The survival instinct

Editor’s note

My dad was recently diagnosed with lung and bone cancer. It took me awhile to be able to say that without tearing up. Now I say it matter-of-factly, not wanting to make anyone uncomfortable. But it grabs me sometimes at night, when I’m still enough to think, or after a phone call, when I hear his voice—weak, soft, trying to sound normal but a bit raspy from the chemo he’s been taking since he got the news in April, at age 62. I’m helpless to fight it for him, unwilling to accept the prospect of death, or even that life for him and my mom will never be the same.

Friendly, well-meaning people say, “What a shame.” But to cancer patients and their loved ones, it’s not just a shame. It’s everything. Life in all of its blunt, stubborn cycles.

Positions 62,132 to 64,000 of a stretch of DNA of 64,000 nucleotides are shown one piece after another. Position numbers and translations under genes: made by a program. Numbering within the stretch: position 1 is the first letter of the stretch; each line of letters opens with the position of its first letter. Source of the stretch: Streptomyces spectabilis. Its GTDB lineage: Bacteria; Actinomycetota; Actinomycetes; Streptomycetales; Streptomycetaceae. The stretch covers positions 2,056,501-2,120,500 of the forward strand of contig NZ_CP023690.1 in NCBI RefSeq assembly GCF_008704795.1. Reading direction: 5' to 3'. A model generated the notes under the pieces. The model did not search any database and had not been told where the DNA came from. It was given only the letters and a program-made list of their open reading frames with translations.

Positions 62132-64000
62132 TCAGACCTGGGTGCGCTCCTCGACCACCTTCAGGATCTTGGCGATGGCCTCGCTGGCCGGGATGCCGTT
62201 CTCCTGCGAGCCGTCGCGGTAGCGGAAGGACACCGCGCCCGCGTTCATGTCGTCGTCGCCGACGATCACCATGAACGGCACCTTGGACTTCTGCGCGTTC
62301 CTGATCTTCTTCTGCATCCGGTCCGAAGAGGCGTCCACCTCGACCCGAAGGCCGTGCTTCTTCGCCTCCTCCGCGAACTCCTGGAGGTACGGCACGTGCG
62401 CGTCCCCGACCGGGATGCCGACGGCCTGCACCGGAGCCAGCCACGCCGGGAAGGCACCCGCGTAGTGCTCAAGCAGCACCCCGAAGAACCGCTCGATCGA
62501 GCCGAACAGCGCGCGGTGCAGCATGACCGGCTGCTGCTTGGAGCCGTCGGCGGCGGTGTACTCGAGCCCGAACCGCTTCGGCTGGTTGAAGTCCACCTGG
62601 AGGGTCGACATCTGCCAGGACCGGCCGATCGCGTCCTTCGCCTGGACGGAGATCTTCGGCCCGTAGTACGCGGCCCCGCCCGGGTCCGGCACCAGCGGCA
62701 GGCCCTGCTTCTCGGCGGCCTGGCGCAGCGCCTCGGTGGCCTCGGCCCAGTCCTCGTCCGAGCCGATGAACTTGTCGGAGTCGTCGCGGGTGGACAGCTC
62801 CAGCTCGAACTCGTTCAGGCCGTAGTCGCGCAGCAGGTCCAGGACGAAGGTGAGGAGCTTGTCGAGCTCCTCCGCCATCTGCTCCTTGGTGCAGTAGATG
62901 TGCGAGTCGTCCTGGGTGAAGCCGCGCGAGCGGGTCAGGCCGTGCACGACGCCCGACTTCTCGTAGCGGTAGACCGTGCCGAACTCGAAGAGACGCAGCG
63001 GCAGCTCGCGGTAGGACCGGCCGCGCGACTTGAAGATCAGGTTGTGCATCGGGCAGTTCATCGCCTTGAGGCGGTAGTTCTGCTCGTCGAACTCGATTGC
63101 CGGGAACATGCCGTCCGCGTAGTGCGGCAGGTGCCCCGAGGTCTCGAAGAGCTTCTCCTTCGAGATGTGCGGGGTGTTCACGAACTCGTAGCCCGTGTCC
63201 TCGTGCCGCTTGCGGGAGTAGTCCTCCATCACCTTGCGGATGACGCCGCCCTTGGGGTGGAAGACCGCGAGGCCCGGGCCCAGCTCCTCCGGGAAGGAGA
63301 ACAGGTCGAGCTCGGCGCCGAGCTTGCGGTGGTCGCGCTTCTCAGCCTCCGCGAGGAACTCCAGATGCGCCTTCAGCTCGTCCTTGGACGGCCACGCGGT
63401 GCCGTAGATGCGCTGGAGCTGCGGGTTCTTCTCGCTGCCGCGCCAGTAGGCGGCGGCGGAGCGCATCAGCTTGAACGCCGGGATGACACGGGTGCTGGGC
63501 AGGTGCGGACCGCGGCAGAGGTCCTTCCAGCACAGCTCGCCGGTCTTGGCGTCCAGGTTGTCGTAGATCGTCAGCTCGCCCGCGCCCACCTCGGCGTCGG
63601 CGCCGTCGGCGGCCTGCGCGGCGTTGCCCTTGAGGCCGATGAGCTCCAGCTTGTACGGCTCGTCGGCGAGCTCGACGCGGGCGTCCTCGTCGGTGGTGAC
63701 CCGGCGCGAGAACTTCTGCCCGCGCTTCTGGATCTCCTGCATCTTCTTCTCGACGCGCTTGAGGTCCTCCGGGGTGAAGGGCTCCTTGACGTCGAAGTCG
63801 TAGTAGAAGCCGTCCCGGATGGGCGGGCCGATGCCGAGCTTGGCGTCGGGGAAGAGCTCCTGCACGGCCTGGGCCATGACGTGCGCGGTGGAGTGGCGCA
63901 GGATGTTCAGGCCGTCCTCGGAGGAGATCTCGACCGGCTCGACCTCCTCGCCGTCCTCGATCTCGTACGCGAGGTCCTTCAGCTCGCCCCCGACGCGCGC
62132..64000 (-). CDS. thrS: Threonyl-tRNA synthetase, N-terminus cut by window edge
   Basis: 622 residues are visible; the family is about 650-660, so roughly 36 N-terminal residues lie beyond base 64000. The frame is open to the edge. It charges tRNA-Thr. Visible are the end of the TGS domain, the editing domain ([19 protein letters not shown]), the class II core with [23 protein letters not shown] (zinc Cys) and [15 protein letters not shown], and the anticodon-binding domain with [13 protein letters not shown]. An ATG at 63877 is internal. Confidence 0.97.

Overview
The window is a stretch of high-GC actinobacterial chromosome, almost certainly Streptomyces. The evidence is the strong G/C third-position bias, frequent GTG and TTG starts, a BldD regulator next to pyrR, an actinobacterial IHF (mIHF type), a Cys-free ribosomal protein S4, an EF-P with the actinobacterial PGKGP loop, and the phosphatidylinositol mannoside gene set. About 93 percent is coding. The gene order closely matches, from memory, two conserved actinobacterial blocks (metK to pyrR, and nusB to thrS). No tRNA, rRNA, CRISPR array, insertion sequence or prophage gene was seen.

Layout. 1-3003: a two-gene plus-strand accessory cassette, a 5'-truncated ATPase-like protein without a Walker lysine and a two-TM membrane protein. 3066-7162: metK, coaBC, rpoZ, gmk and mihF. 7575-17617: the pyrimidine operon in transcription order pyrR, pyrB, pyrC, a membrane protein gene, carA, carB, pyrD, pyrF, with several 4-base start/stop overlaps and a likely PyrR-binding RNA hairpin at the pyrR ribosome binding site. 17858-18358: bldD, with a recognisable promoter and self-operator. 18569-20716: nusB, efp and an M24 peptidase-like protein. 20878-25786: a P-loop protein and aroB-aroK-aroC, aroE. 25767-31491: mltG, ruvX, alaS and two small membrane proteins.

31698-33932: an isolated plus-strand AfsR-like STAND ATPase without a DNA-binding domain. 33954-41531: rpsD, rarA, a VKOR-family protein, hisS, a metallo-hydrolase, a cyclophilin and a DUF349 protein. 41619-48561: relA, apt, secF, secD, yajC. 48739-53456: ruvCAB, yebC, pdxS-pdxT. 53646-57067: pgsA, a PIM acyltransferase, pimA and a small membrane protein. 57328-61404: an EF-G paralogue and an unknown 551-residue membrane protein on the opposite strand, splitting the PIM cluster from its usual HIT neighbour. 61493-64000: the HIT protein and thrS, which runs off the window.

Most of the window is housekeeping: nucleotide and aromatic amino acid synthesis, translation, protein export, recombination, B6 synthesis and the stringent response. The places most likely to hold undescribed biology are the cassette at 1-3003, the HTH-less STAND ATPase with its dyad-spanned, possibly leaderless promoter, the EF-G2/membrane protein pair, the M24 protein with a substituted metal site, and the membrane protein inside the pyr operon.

It’s easy to be discouraged. To curl up and let it take you—be it in your breast, lung, bone, prostate, ovary or pancreas. But then the survivor instinct—the one Darwin promised us—kicks in, and the cancer patient fights until he no longer can or no longer needs to (for every sad story is one of hope and remission).

Like my dad, though their experiences vary, the women in these pages are fighters. Both medical and anecdotal evidence suggests they do better with love and support around. Research dollars for cures, or at least longer life spans, helps, too. Honor them by being aware—of prevention, of medical research and technology, of their struggle to stay alive and the courage needed, sometimes, to let go.